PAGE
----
A white-lined staircase brings a soft light into the centre of the house, its timber balustrade screen providing a vertical tracery that edges the living room. Walking up the stairs, you notice that the entire stairwell is capped with glass, filtering daylight into these central spaces. The streak of blue sky combines with the white walls, ceiling boards and thin metal balustrade to give the upstairs areas a lightness that belies their modest dimensions.

The new staircase brings soft light into the centre of the house via a generous skylight.

The new staircase brings soft light into the centre of the house via a generous skylight.

Image: Peter Bennetts

Recessive detailing accentuates the light in the house, so when you arrive at the top of the stairs in the gallery/hall space, what catches your eye is the gradations of light and shade across surfaces and edges. The diagonal line of the timber-lined deck carved into the back of the original terracotta roof form instantly stands out against the rectilinear forms used elsewhere, and lightens the edge of the house towards the front. It also creates a private outdoor space for the main bedroom, maximizing light and ventilation.

As with the downstairs space, the stretching out of the three new bedrooms along a gallery/stairwell makes these spaces feel more horizontally than vertically proportioned. They aren’t, but they seem to be, which does affect the way you feel both about and in this house. With the edges modified, whether by skylight, horizontal datum, deck space or garden, the house shapeshifts just a little.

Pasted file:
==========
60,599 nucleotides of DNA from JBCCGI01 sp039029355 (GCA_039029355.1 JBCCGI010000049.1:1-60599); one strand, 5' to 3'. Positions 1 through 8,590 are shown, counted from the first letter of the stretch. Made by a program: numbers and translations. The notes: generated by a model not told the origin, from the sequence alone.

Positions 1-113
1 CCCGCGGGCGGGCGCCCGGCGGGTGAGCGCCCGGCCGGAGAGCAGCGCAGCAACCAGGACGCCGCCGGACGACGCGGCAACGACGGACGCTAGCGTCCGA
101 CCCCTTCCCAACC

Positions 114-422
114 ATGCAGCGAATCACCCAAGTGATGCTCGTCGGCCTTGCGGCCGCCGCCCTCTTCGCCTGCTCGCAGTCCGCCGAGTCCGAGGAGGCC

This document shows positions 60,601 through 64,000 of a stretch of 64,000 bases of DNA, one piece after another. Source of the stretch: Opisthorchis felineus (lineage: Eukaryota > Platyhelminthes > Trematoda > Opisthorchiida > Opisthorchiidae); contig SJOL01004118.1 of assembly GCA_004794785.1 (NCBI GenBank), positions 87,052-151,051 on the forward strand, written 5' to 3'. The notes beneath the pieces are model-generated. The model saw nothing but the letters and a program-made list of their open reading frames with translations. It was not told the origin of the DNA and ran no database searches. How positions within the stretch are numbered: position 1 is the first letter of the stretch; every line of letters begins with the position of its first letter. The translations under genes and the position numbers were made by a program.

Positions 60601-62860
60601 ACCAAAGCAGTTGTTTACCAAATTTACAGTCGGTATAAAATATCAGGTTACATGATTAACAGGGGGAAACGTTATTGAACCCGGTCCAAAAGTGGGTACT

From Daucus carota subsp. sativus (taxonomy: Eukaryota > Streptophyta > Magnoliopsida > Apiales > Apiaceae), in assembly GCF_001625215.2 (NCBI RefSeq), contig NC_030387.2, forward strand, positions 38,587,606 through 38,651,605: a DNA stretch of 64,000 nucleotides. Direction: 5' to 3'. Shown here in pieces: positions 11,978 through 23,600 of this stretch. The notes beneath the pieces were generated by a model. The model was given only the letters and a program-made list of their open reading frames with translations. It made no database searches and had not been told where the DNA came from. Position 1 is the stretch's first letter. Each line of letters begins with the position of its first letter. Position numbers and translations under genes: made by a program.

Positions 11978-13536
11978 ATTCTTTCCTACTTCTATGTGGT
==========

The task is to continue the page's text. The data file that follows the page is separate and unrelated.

These decisions about the way the edges are treated are what makes this house better than most. Rigorously considering each room – the surfaces, colours, textures and volumes – and then assembling them into a cohesive whole, Archer Office has put together a house that feels generous, considerate and creative.

Products and materials

Lysaght Klip-Lok in Colorbond ‘Woodland Grey’.
External walls
Woodform spotted gum cladding.
Internal walls
Dulux Wash & Wear paint in quarter-strength ‘Lexicon’.
Windows and doors
Windoor windows with Cutek CD50 oil finish.
Concrete floors polished in Certi-Shine Clear.
Flos Glo-Ball lamp; Brightgreen SHX Curve LED downlight; Yamagiwa Mayuhana pendant; Modular Lowie 1x LED from JSB Lighting.
Fisher and Paykel DishDrawer; Miele cooktop and oven.
Reece Mizu Bloc bath and Sussex basin set tapware.
Heating and cooling
Shade Factor External Venetian blinds.
External elements
Spotted gum decking and fence in Cutek CD50 oil finish.
Dining chairs and folding chairs from Nomi; cork furniture by Archer Office.


Archer Office
Sydney, NSW, Australia
Project Team
Tomek Archer, Carmen Blanco, Chris Thorp, Jeffrey Baikie
Builder Shorebuild
Engineer SDA Structures
Site details
Location Sydney,  NSW,  Australia
Site type Suburban
Site area 248 m2
Building area 143 m2
Category Residential buildings
Type Alts and adds, Houses, Residential
Project Details
Status Built
Completion date 2016
Design, documentation 6 months
Construction 9 months



Published online: 5 May 2017
Words: David Welsh
Images: Peter Bennetts


Houses, December 2016